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# OS Basics

## Filesystem

A definition of filesystem from Wikipedia article about filesystems:

Filesystem is used to control how data is stored and retrieved. Without a file system, information placed in a storage medium would be one large body of data with no way to tell where one piece of information stops and the next begins. By separating the data into pieces and giving each piece a name, the information is easily isolated and identified.

The majority of operating systems (including Windows, Linux, MacOS) use filesystems with hierarchical structure, and distinguish 2 basic types of organizational units:

1. Files contain the actual data (text files, pictures, songs, documents, source code, binary data, executable applications, etc.). Each file is located in a folder (so-called “parent”), but no other file or directory can be located inside another file (files have no “children”).
2. Folders (or directories) are only used for the hierarchical organization of data, but they do not store any actual data directly. With the exception of the root folder, each folder is located in another folder (“parent”), and can contain other folders and files (“children”).

An empty, but ready-to-use drive contains at least one directory, the root directory, which is usually denoted as /. When the operating system is installed on the drive, it creates a bunch of required directories and files. The user may create/move/delete her own directories and files on the drive.

See the explanation from others:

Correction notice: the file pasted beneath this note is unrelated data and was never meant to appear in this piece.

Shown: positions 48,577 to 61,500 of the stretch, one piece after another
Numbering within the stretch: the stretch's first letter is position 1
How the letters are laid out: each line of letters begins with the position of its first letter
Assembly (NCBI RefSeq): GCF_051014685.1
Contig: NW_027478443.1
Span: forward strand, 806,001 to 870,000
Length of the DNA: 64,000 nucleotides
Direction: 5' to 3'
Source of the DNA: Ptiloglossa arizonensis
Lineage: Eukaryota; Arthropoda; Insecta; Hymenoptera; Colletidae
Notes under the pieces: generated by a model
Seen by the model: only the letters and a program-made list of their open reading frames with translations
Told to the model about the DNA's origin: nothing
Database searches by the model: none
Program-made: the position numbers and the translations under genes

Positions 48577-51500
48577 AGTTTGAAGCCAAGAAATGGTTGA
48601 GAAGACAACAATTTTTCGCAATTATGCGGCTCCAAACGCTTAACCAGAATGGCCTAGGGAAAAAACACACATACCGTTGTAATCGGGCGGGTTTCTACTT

### Absolute path

The location of any file or directory on the drive can be easilly given by its absolute path. It is the sequence of folders you need to traverse from the root folder to the target file/folder.

Many operating systems create folders which have a special meaning (but from a filesystem point of view, there is nothing special about them), e.g.:

• user home directory, located e.g. in /home/janedoe (for a user with username janedoe), where all the data of a particular user should be stored,
• user desktop directory, located e.g. in /home/janedoe/desktop, which contains all the files and folders Jane Doe can see on her desktop screen,
• user documents directory, located e.g. in /home/janedoe/documents, where the user shall preferably place all her documents,
• etc.

Maybe the user may want to create directory /home/janedoe/school/year1/prg to further impose a structure on her school-related materials (school folder), classified by the school year first (year1), and then by individual courses (prg).

All the strings like /home/janedoe/… are absolute paths. The path specified as /home/janedoe/school/year1/prg/contents.txt actually contains instructions how to find a file:

• start in the root directory /, then
• go to home directory, then
• go to janedoe directory, then
• go to the prg directory, and
• there you find file contents.txt.

Credits to the 'be5b33prg' course for this tutorial page.